Corn plants are most vulnerable to premature wilting during the period of 40 to 60 days after flowering. This sudden change in the plant appearance is due to depravation of sugar to roots because of competition with grain in plants with insufficient photosynthate to meet metabolic needs of the roots and the translocation pull to the grain. Each factor is a complex genetically involving physiology of photosynthesis, morphology and disease resistance of leaves, root structure, rate of translocation of sugars to each kernel and number of kernels. Environmental influences such as plant spacing, moisture influencing kernel numbers, daily light intensity and pest and disease pressure.
Wilting, commonly known as premature death, occurs scattered within a corn field as majority of plants maintain normal green and turgid leaves as they continue to move sugars to the kernels while maintaining enough root tissue functions for water absorption and movement to the leaves. The wilted plants show the outside appearance of gray leaves and ears turning downwards. Wilting causes major internal changes in the corn plant. Physical strength of the stalk is reduced by 1/3rd as the pith tissue is withdrawn from the outer rind tissue, essentially changing the strength of a solid rod to that of a tube. This is even before fungi begin to digest the cell walls of the stalk. Most cell metabolism is halted within a few days because of dependency on water. This includes translocation of sugars to the kernels, resulting in light kernel weight, compared to kernels on plants that continue to function for the usual 60 days after pollination. Kernels of affected plants form an abscission layer (black layer) within a few days after plant wilting although kernels on most non-wilted plants delay the abscission layer formation until normal grain fill is finished.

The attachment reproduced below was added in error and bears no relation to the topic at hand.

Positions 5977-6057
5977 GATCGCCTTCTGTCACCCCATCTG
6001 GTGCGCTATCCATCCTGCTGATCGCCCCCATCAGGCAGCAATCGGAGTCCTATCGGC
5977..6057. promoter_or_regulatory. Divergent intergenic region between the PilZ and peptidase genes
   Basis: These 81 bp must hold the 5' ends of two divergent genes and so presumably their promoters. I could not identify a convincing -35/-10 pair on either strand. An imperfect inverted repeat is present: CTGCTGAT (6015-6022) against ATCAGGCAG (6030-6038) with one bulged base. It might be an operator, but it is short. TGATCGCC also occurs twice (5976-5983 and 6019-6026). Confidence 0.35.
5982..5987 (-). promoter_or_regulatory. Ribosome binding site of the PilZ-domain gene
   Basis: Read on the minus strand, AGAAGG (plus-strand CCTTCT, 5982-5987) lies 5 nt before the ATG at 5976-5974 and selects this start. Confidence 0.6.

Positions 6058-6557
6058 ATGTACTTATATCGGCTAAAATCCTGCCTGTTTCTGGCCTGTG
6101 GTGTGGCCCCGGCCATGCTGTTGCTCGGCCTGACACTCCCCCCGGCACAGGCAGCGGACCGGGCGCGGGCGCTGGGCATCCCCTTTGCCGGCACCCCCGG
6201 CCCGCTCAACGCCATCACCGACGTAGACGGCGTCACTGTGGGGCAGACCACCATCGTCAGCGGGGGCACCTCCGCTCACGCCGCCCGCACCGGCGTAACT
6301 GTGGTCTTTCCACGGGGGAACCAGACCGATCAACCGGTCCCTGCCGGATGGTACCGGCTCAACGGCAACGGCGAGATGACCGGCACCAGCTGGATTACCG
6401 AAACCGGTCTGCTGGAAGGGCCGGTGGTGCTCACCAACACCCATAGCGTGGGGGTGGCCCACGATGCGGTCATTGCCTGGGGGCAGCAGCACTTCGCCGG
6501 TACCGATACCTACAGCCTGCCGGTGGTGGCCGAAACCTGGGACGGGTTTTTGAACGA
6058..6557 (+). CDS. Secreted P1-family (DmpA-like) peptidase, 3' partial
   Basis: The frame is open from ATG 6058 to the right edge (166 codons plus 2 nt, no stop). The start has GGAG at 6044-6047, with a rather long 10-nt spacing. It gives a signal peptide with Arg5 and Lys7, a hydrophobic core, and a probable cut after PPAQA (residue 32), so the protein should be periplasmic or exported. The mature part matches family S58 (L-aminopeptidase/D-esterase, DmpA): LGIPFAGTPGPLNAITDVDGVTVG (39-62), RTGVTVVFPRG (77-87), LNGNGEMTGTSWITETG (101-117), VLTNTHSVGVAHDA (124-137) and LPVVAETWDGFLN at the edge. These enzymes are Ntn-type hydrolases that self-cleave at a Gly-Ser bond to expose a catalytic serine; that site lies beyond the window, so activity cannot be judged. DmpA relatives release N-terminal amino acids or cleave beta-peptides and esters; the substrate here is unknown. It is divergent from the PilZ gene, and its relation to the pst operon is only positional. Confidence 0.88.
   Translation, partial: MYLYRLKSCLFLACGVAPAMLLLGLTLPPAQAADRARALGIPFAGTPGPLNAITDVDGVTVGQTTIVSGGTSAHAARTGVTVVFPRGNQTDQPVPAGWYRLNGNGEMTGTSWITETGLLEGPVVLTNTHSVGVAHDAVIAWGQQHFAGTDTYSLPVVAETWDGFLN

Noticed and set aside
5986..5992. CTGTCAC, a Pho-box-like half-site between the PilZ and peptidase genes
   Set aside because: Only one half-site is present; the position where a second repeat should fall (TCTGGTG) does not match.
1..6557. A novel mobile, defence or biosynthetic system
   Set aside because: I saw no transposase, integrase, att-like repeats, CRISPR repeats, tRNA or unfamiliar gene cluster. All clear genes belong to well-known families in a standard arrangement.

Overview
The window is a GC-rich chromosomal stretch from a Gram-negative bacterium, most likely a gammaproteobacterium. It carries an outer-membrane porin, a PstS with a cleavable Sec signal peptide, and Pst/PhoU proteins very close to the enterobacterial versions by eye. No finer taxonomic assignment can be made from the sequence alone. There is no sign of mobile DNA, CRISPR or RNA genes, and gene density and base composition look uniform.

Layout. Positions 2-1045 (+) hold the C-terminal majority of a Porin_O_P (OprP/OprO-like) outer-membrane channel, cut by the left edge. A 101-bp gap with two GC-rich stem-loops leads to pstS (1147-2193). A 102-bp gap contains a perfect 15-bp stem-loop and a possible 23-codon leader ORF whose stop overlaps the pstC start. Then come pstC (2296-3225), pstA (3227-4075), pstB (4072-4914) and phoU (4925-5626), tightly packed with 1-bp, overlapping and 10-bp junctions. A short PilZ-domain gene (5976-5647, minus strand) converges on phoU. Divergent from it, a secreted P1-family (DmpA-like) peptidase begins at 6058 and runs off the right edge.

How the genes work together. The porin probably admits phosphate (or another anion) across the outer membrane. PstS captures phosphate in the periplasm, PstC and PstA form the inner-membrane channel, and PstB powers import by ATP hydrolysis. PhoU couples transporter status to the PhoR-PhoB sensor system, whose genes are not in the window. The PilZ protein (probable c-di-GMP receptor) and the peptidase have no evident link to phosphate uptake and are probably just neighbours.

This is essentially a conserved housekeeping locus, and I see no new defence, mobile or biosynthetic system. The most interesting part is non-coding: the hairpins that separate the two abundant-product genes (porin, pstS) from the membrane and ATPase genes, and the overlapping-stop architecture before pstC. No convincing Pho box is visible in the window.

Individual plants with wilting symptoms have lighter kernels than most plants in the field because of this shortened grain filling period. If these plants did not have unusual environmental stress such as leaf disease or insects causing upper stalk breakage, they probably had more kernels than the adjacent, green plants. A study published in 1980 (Phytopathology 70:534-535) showed that wilted plants with no obvious leaf damage had 10% more kernels than adjacent non-wilted plants. The individual plants may have nearly identical total grain weight, depending upon the timing of plant wilt in relation to normal grain-filling period. A few wilted plants within a field can indicate that near maximum yield was obtained for that hybrid in that season’s environment. However, the ensuing effect on lodging detracts from that optimistic view and is the subject of the next Corn Journal issue.
About Corn Journal
The purpose of this blog is to share perspectives of the biology of corn, its seed and diseases in a mix of technical and not so technical terms with all who are interested in this major crop. With more technical references to any of the topics easily available on the web with a search of key words, the blog will rarely cite references but will attempt to be accurate. Comments are welcome but will be screened before publishing. Comments and questions directed to the author by emails are encouraged.